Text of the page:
To give you a little idea of what I mean let me give you a few examples.  Not as a way to brag about what I do, but to show you possibly a way you can extend your giving year round and perhaps in some small but impactful ways.  I’m someone who is fortunate to finally in my life to be financially stable with some additional disposable income.  This allows me to not only satisfy my desire and near addiction for travel and new experiences but still retain some income for giving.  While I do have some things that I personally support on a regular basis, I donate regularly to one of my old colleges and to some scholarship funds, I prefer to do my giving one to one and when opportunities present themselves.

One place a do a lot of my giving is checkout lines.  I especially like doing this at whatever college I’m currently working at.  What I will often do, is while in line at the cafeteria, let the cashier know that I’m paying for the student in line in front of or behind me.  I especially will jump in if I see a student digging for change, or suddenly realizing they don’t have the cash they thought they had.  I do the same at the grocery store if someone in front of me runs short. I recently saw something on Social Media that I love.  The suggestion was if something is on offer, buy one get one free, get both.  Even if you don’t need it, and as a single person I’m often in that situation and just don’t get the second item. But get the second item and just give it to that person behind you in line who is obviously buying for a large family or someone who looks like they might be pinching pennies a bit.  Just say hey, I got this item for free and it’s too much for me, could you use it?  So there are a lot of opportunities to give.

Yesterday, while standing in line, the woman in front of me was trying to negotiate a purchase with a card and some sort of voucher that just seemed dicey.  The cashier was kind but couldn’t accept this form of payment, the person, wearing a brace and carrying two bags of possessions mentioned they hadn’t eaten that day.  So I stepped up and paid the $7.50 they owed.  They were very appreciative and when I found them outside the store afterward I dropped them another $10 to get a meal.  This isn’t a significant amount of money, but it’s money given in that moment of desperation that I unfortunately know too well.  Psychologically, for me, that knot in the gut moment of knowing you don’t have money you need, particularly if it’s money to buy food, is terribly stressful, it’s a bit of a trigger for me emotionally.  So to be able to help someone relieve a little bit of that, in the moment that it is happening, is not only kind but also a bit selfish.  It also helps me by making me feel good about being able to help, which in turn makes me a little bit happier.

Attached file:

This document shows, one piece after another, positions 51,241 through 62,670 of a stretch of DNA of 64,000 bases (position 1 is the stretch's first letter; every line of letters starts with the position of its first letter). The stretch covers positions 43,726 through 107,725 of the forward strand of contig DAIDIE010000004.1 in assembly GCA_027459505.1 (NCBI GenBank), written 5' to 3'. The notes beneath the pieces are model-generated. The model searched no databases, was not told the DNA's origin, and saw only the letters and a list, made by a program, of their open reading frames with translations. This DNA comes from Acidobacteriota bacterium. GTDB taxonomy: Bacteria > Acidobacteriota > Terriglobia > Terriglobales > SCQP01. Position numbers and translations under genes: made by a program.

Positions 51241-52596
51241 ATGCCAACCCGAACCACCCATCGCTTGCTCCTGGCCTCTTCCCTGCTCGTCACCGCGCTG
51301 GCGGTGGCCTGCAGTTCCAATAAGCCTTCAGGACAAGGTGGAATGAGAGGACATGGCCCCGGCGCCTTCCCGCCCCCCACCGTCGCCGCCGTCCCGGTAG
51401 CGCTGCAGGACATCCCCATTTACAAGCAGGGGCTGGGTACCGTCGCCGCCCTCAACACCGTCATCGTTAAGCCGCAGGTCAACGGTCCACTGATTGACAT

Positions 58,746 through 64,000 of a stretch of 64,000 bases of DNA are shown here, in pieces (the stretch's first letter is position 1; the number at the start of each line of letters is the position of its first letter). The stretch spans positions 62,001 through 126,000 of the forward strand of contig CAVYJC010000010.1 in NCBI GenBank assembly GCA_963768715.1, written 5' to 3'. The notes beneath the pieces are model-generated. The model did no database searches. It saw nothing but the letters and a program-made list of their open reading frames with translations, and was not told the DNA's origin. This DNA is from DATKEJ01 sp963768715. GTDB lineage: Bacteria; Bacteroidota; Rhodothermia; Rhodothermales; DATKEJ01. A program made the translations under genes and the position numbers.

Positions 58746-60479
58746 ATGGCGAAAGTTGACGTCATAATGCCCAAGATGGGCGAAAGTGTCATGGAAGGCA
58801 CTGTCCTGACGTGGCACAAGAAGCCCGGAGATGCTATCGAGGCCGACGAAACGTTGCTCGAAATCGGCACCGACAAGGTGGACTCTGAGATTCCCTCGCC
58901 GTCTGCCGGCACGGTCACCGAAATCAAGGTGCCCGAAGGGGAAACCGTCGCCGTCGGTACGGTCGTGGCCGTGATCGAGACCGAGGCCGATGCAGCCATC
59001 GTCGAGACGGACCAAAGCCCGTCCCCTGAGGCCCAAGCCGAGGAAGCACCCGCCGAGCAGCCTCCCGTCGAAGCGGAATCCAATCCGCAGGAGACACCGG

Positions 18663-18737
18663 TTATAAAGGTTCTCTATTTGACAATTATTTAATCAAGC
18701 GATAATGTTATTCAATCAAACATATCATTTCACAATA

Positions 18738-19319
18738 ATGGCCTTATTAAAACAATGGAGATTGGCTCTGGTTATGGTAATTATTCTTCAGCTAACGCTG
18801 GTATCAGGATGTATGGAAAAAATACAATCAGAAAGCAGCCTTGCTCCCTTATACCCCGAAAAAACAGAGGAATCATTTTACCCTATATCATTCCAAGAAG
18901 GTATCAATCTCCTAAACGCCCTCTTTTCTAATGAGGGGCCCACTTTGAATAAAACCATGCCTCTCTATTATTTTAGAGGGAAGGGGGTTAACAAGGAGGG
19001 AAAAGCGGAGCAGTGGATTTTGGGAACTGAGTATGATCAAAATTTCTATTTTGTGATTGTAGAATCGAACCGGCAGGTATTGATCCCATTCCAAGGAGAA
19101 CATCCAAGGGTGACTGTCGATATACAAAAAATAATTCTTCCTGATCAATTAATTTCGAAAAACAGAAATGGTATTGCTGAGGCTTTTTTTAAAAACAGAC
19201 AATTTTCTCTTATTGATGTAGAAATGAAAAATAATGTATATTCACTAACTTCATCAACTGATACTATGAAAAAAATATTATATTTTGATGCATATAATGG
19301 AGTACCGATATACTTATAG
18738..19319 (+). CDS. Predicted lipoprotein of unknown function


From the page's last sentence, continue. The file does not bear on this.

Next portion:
It’s not hard to find these opportunities, they pop up quite frequently if you pay attention.  And they are not only monetary in nature.  They can include helping someone carry something, stopping to help someone with directions or find something in a store.  Letting someone go ahead of you in a line.  The thing is, the more you pay attention, the more you practice these little acts, the more you see these opportunities to practice giving and kindness and act on them, the better you’ll feel about yourself.  This is a way to take the gratitude you possess about what you have, and actively apply it by giving and being kind.  And it will lead to happier days for everyone my friends. ~ Rev Kane

About Michael Kane

Michael Kane is a writer, photographer, educator, speaker, adventurer and a general sampler of life. His books on hiking and poetry are available in soft cover and Kindle on Amazon.